Our apartment buildings at Baker Place for One Manchester are beginning to appear from behind the site hoarding.
The site sits in the Hulme area of Manchester, to the South Western edge of the city, and approximately one mile from the city centre. To the east of the site sits the edges of the ‘Hulme City Challenge’ neighbourhood, promoted in the 1990s by Michael Hessletine in response to the demolition of the 1960s system built estate that previously occupied this area. OMI played a significant role in bringing family housing back to Hulme as part of City Challenge and many of the design principles established by OMI back then have since become best practice for urban masterplanning.
The development consists of a total of 67no. 2 bedroom apartments arranged around a communal landscaped courtyard and parking area. The accommodation is split into three individual blocks of 4 and 3 storeys, with a main development concierge entrance at the base of block one.
The project has protected and retained a high number of mature trees, which form a great backdrop to the new development.
Plans to redevelop Rochdale’s Greater Manchester Fire Service Museum are moving ahead as the National Lottery has now approved a £1.7m grant to transform the space.
The success of the Heritage Lottery Fund (HLF) bid, means the museum, which is currently located in a workshop in the grounds of Rochdale’s old fire station in Maclure Road, can now move into the fire station itself, a 1930s art deco building, which will be restored and turned into a major visitor attraction.
The proposals include an exhibition space, new café and education centre with the council also looking to create office space in the building to support small businesses, in a move which could create 100 jobs and be worth £40m to the local economy over the next ten years.
Mayor of Greater Manchester, Andy Burnham, said: “I’m very pleased to support the development of this fantastic project in Rochdale. The revitalised Rochdale Fire Station will breathe new life into this important town centre gateway and be a catalyst, along with other projects like the Heritage Action Zone, for the borough’s on-going regeneration and development.”
Our arts and retail space Egerton Village at Wirral Waters is in for planning.
The ‘Village’ features a dockside restaurant, gallery, artists’ studios, workspace, retail, and events space.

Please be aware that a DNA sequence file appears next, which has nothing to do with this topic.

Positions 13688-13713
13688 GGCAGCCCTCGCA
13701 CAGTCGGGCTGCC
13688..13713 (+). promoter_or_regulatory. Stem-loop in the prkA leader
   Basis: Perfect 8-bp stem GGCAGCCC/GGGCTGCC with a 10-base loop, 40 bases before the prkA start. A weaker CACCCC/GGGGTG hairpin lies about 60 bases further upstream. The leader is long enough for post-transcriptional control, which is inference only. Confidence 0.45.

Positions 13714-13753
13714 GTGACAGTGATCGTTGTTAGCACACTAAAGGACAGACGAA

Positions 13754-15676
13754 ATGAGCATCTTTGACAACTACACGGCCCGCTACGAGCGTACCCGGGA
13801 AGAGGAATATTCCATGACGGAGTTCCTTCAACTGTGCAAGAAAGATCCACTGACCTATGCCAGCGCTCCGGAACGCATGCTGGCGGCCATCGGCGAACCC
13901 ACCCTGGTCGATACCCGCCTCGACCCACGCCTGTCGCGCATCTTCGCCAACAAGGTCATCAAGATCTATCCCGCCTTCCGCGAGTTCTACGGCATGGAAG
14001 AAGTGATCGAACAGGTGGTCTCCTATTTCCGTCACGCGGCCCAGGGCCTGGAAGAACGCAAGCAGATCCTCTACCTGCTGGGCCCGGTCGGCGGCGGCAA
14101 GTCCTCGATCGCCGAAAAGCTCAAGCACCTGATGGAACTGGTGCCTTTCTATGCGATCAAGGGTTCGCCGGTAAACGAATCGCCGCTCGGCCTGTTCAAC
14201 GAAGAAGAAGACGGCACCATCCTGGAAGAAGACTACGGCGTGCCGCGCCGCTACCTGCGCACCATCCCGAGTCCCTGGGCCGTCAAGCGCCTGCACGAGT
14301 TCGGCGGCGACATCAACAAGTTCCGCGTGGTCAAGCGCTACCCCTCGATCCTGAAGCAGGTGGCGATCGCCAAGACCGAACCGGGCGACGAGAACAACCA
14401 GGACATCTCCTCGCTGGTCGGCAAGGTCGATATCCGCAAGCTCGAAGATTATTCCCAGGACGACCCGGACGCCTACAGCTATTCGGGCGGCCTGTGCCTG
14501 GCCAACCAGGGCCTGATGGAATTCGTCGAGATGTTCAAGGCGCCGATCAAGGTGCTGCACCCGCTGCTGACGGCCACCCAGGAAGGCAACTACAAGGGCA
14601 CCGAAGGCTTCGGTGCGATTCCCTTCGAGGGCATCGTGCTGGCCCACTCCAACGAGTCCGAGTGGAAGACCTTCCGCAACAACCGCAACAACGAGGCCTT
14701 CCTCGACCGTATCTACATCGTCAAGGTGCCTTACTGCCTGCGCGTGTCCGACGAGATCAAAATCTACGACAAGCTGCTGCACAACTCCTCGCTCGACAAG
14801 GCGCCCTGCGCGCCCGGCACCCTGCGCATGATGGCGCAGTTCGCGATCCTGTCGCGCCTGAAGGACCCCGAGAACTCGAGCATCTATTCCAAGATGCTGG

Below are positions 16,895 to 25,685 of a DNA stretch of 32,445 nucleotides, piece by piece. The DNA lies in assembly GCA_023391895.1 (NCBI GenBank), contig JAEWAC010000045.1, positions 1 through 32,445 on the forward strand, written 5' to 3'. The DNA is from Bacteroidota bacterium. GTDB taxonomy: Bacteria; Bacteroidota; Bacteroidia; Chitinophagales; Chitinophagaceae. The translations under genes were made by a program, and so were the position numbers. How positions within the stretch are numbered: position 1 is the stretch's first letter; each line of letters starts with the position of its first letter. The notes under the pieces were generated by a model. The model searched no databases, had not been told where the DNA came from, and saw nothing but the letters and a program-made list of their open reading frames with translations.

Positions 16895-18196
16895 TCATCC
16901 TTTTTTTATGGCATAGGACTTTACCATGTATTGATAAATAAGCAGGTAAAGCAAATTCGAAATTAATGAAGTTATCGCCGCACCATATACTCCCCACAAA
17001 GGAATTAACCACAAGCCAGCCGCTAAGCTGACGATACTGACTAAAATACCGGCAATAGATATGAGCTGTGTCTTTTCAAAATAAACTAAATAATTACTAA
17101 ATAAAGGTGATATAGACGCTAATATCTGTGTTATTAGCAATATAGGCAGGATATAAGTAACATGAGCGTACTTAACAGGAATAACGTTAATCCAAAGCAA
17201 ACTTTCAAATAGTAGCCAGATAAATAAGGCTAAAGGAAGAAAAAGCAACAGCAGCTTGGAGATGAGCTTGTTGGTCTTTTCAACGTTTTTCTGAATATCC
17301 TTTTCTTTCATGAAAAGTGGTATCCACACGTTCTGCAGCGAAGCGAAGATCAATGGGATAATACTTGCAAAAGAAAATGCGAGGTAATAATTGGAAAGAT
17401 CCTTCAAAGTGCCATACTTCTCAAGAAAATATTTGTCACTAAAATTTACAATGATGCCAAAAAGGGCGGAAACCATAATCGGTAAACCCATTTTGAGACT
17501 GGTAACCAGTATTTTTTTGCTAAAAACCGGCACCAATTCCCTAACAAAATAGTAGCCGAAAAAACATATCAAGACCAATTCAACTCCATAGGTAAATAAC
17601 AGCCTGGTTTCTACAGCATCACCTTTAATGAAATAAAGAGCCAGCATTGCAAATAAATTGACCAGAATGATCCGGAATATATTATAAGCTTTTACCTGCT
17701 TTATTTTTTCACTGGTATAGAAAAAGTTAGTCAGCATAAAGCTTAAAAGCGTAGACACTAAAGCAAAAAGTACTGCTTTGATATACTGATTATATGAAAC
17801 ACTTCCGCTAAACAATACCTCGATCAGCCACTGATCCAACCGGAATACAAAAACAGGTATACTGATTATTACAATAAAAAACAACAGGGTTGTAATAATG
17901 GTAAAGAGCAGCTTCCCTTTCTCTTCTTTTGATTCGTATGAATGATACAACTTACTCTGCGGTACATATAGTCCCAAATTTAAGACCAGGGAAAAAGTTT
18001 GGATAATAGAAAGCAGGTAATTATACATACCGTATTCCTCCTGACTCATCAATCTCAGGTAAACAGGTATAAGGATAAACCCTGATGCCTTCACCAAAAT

Richard Mawdsley, director of development at Peel Land & Property, said: “Our plans for Egerton Village focus on providing the facilities which lie at the heart of a thriving community. It is designed to serve new and existing residents, students and local businesses as well as visitors.”
Modular construction techniques are to be employed and Peel will work with the nearby college to provide apprenticeship opportunities throughout the build.
but, by helping clients understand their own needs, we bring forward solutions that work for them and the community served by the building.
We distil things down to the key issues and bring clarity to the often complex needs of a project. Commercial demands and time constraints are part and parcel of our world. We rely on our key tool: imagination. Creating beauty within constraints has made our architecture relevant, robust and unpretentious.
We build houses and apartments, museums and galleries, offices and community spaces, for both the public and private sector, in all shapes and sizes. Our identity is a blend of modernity, tradition and craft. We don’t sign up to fashion, style or formula. We prefer to respond to context and to the client’s needs and aspirations.
We produce buildings and spaces that have depth and relevance, that capture beauty and delight. We understand what makes successful, vibrant places and we work hard to deliver them. Experience and creativity help us get to the right solution quicker.
The intriguing journey is a recurring feature of our work. We encourage people to engage and explore our buildings without becoming confused, intimidated or indifferent. The journey is the story of the building.
It doesn’t begin at the threshold, it might begin across the street, or in the adjacent neighbourhood, or in the hills behind the town. It begins, in other words, in a clear and incisive look at the building’s context: historical, philosophical, social and economic. We want our buildings to improve their community in whatever way they can.
Our buildings are an honest response to the times we live in. We recognise that new architecture next to an existing building will be different and distinct. Conversations between the two should amplify the qualities of both and communicate mutual respect. Our buildings are put together to make the most of the skills of the contractors, engineers and craftsmen we work with.
By minimising waste and tackling reductions in the use of fossil fuels in the way we run our business and design our buildings, we are working towards a sustainable future. We think the job we do is important and we take it seriously, but without taking ourselves too seriously.
Relationships are important to us and the people we build for fundamentally influence the solutions we arrive at. Collaboration calls for...